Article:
Home > Interviews > We didn’t want to compromise growth by going in for M&A, says Yatra’s Dhruv Shringi

We didn’t want to compromise growth by going in for M&A, says Yatra’s Dhruv Shringi

Dhruv Shringi, Co-founder, Yatra.com

Dhruv Shringi, Co-founder, Yatra.com

One of India’s fastest growing online travel agents and consumer travel platform Yatra Online has entered into a merger agreement with Terrapin 3 Acquisition Corporation, a NASDAQ-listed special purpose acquisition firm. The deal, which values Yatra Online at $218 million, was announced on July 14. Post the proposed merger, Yatra will be listed on NASDAQ under the symbol ‘YTRA’.

In an interview with VCCircle’s, Yatra’s co-founder and CEO Dhruv Shringi talks about why the company decided against listing in India and how the deal will strengthen the company’s balance sheet and provide liquidity to its shareholders and employees.

Edited excerpts:

How is it a winning deal for Yatra?

The deal, after successful completion, would provide Yatra at least $100 million of capital on its balance sheet, going up to a $150 million, thus, significantly strengthening the balance sheet. Secondly, it will provide liquidity to our shareholders and to our employees. Having said that, a listed company, at the end of the day, is a currency that you can use for M&As or expansions.

Why did you opt for a backdoor listing in the US?

This is a more innovative approach and is not something which is typically adopted out of Indian market. Given the volatility here, this kind of deal adds a bit more of certainty associated with the transaction and the listing process is also shorter. Also, it is the most flexible structure that one can create from the listing point of view.

Did you consider listing in India? If not, why?

We did explore that option but our sense was that the market doesn’t have enough depth for the transaction of this nature. Large numbers of players, be it Chinese or Latin companies, MakeMytrip are all listed on the NASDAQ. You need peers to make sure there is enough analyst coverage that is happening to create the market for the stock.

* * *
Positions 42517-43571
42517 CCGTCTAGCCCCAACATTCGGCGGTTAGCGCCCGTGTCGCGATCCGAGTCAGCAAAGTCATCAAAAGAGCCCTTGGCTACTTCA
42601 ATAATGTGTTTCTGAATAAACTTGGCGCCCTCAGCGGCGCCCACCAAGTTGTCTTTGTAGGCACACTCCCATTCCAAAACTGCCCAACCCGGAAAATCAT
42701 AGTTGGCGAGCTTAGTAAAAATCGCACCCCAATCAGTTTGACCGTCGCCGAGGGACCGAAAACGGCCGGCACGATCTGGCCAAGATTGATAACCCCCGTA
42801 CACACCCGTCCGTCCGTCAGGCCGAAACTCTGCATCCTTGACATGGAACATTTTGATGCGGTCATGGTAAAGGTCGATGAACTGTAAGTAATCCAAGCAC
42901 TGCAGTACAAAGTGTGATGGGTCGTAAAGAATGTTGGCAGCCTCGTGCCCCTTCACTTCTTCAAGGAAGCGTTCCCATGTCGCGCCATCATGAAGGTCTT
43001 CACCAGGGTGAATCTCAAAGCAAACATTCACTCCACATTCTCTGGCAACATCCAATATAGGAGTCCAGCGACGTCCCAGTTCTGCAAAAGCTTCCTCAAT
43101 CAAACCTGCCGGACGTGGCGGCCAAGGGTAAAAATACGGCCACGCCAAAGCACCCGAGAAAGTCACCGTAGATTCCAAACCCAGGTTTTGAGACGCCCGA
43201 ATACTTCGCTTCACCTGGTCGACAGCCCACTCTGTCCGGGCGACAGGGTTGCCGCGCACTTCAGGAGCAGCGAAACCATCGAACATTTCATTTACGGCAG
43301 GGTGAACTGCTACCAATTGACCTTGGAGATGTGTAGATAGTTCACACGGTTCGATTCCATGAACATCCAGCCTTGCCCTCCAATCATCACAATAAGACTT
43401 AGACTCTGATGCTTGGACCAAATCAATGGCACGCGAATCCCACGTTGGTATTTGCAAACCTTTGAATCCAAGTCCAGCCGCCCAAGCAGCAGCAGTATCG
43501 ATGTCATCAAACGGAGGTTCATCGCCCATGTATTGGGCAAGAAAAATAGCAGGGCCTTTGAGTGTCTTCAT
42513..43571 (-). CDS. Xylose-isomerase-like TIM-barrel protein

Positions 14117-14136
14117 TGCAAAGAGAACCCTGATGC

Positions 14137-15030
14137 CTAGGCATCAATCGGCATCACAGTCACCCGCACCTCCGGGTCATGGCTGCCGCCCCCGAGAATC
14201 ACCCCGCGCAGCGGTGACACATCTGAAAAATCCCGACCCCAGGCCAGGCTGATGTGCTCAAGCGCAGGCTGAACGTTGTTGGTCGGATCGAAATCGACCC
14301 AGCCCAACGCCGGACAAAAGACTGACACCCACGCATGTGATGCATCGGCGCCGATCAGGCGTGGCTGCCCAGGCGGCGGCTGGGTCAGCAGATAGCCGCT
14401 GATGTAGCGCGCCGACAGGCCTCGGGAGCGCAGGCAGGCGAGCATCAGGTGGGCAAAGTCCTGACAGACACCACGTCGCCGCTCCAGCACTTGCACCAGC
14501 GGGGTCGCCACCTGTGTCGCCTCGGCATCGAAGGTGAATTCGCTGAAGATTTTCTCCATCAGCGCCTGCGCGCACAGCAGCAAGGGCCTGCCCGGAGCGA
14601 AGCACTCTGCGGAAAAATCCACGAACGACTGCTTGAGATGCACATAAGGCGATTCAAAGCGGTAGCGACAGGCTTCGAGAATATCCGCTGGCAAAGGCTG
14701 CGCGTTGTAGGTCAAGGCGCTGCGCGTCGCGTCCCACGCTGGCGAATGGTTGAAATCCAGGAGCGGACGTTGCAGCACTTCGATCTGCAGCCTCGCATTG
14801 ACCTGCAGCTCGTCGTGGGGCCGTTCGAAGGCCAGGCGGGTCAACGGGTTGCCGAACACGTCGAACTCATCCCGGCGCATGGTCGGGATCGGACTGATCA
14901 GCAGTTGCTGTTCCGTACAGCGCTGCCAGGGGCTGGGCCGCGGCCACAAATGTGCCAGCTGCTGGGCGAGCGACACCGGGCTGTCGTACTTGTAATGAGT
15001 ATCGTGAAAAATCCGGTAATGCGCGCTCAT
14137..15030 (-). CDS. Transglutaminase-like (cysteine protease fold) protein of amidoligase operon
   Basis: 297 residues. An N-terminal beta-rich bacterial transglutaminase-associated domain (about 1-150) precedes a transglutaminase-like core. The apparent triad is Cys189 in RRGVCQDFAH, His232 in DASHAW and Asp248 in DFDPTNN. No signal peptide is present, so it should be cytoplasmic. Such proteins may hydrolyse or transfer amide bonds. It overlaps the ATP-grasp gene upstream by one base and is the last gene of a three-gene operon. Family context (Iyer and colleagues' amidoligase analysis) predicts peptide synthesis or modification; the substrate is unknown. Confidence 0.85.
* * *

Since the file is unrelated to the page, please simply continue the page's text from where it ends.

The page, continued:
At an enterprise value of $218 million, you are just about a fourth of MakeMyTrip’s market cap. Isn’t this reverse merger undervaluing Yatra? Or the idea is to leave something for new shareholders as it formally lists?

The value is $218 plus an additional of $35 million earn-out, you are talking about a total of $253 million. In an IPO, you are also to leave money on the table for the new investors to come, which is about 10-15%.  Keeping all these things into account, it might appear that it is undervaluing Yatra, but it is not.

Any imminent changes in the top management post the deal?

The same team will run the business.

Any specific new feature or product you plan to come out with soon?

We are working on Homestays, a product line that we have introduced and would be requiring enough capital to scale it up.

Did you also evaluate strategic M&A offers before taking this decision?  If yes, how recent was that and why did you not go ahead?

No. We felt that there is a lot of growth opportunity in front of us and we don’t want to curtail that by going for any kind of M&A at this point. We would rather raise capital put that on balance sheet and grow the business and probably few years down the road think about that.

Any timeline for breaking even at an operational level? 

Breakeven is not too far from where we are now.

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